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Spotlight on Geriatric Care Managers


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By Debra Wood, RN, contributor

An aging population has created opportunities for experienced nurses to venture into private practice as geriatric care managers, providing assessments and long-term monitoring of an older adult.

“I like the idea, as a geriatric care manager, that I can make an elderly person and his or her family more comfortable and can help them avoid some of the pitfalls of aging and the pitfalls of our health-care system,” said Sue Meeks, RN, MS, MA, CMC, owner of Sue Meeks & Associates of Memphis, Tennessee.

Meeks began her health-care career 40 years ago, concentrating her efforts in elder care. She has earned master’s degrees in nursing and gerontology. Before starting her business in 1994, she spent 10 years as the director of nursing at a long-term care facility.

After being hired by a family member, attorney or other responsible entity, geriatric care managers provide an initial assessment of the elder’s physical and functional abilities, including activities of daily living and instrumental ADLs; medications taken; the home situation; and the person’s needs. They may review medical records and speak with the person’s physicians.

“I absorb where the patient is on their life-care journey and then provide them a summary of what we see and recommendations toward resolution of some of the problems,” said Joan Richardson, MSN, RN, CCM, CS, who opened Advanced Care Management in Alexandria, Virgina., in 1990, after many years in public health. “We offer professional, objective guidance.”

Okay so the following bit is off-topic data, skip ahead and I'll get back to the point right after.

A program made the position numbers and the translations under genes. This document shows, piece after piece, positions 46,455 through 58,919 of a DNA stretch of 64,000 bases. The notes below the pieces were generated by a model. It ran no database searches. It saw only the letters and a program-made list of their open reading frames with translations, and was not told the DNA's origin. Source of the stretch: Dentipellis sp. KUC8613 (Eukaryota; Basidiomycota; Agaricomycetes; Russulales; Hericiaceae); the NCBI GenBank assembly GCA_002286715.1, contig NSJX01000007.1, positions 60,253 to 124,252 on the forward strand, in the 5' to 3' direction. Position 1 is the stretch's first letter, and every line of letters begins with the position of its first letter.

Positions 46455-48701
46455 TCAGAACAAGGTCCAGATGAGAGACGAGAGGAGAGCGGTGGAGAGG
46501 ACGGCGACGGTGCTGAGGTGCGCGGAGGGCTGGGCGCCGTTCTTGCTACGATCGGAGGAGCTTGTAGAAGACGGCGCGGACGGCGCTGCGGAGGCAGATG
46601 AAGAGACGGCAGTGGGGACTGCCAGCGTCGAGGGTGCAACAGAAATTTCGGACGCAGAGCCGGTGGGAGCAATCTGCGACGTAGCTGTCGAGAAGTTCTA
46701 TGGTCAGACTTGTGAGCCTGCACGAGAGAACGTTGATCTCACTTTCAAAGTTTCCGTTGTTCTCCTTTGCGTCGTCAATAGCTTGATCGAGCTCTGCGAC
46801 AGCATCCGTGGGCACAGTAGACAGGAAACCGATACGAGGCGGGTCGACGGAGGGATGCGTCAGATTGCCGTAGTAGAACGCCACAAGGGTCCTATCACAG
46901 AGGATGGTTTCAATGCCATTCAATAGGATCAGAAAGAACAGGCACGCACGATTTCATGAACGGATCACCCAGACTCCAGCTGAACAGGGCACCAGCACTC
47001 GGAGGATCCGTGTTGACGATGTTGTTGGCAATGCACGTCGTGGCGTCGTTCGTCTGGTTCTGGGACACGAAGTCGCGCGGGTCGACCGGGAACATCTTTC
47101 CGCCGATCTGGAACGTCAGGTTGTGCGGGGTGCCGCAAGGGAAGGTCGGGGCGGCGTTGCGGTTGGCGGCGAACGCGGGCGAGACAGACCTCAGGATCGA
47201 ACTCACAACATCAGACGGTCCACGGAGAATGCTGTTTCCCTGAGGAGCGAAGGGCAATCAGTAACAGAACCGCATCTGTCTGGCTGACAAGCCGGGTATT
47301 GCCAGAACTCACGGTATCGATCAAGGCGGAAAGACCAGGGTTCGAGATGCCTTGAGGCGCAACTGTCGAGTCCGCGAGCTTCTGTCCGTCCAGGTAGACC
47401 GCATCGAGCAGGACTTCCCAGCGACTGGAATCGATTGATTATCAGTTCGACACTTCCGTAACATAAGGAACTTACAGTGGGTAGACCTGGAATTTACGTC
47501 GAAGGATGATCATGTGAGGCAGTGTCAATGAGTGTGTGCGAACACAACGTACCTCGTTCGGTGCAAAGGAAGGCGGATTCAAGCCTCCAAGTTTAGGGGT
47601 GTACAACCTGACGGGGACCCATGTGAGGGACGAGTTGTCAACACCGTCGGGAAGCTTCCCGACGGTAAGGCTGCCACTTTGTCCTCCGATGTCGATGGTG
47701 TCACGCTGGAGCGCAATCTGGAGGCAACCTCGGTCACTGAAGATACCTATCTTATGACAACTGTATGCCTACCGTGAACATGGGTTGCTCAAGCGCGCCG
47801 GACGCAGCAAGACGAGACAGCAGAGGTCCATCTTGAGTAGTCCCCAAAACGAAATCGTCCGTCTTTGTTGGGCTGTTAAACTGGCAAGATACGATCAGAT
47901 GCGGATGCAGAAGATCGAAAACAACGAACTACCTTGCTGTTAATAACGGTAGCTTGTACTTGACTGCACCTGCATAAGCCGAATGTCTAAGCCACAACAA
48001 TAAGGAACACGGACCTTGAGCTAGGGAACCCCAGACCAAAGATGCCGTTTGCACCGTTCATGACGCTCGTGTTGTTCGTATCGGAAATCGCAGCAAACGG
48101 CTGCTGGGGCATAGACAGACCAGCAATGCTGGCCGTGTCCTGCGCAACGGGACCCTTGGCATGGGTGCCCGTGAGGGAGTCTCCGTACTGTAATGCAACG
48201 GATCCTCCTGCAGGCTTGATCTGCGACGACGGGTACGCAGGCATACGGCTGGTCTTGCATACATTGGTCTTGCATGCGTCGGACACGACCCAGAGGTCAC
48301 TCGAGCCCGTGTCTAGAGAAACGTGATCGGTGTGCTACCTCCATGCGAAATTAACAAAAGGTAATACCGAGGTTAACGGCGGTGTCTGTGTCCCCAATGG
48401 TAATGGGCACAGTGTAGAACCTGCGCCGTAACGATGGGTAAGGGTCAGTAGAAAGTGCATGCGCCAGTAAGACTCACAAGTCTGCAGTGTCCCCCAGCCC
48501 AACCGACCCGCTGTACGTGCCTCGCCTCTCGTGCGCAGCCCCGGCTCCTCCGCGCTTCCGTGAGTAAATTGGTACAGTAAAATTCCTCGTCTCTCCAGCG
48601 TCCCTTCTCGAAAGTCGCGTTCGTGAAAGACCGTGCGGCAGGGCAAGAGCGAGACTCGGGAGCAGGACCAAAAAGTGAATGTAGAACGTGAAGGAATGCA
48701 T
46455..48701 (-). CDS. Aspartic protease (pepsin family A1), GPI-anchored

After the assessment, care managers suggest services to help the older adult continue living independently or to assist with placement in a nursing home or assisted living facility. Long-term, care managers monitor clients at regular intervals, monthly, weekly or as needed, and adjust care plans accordingly.

“My most rewarding cases are the ones that stay with us for years and incorporate us as part of their family team,” said Richardson, who helps people anticipate changes and plan for them, such as discussing end-of-life issues. “We bring everyone to the table to deal with their feelings and issues around morbidity and mortality.”

Care managers may accompany a client to a doctor’s appointment, especially if they are concerned about the number or type of medications the elder is taking or to facilitate clear communication between the patient and physician.

“The main reasons a care manager has to go with the patient to the doctor is to make sure the communication is accurate in both directions and to make sure the patient is not written off as old,” said Jae E. Lawrence, BS, RN, CSA, CMC, a geriatric care manager at Florida Hospital Home Care Services in Orlando.

Geriatric managers must be familiar with available community health and support services, payor policies and entitlement programs. Meeks recently spent considerable time assisting clients sign up for the new Medicare D, prescription drug program.

Elders typically respond positively to the extra attention, the three care managers said. They like having someone they can talk to and trust.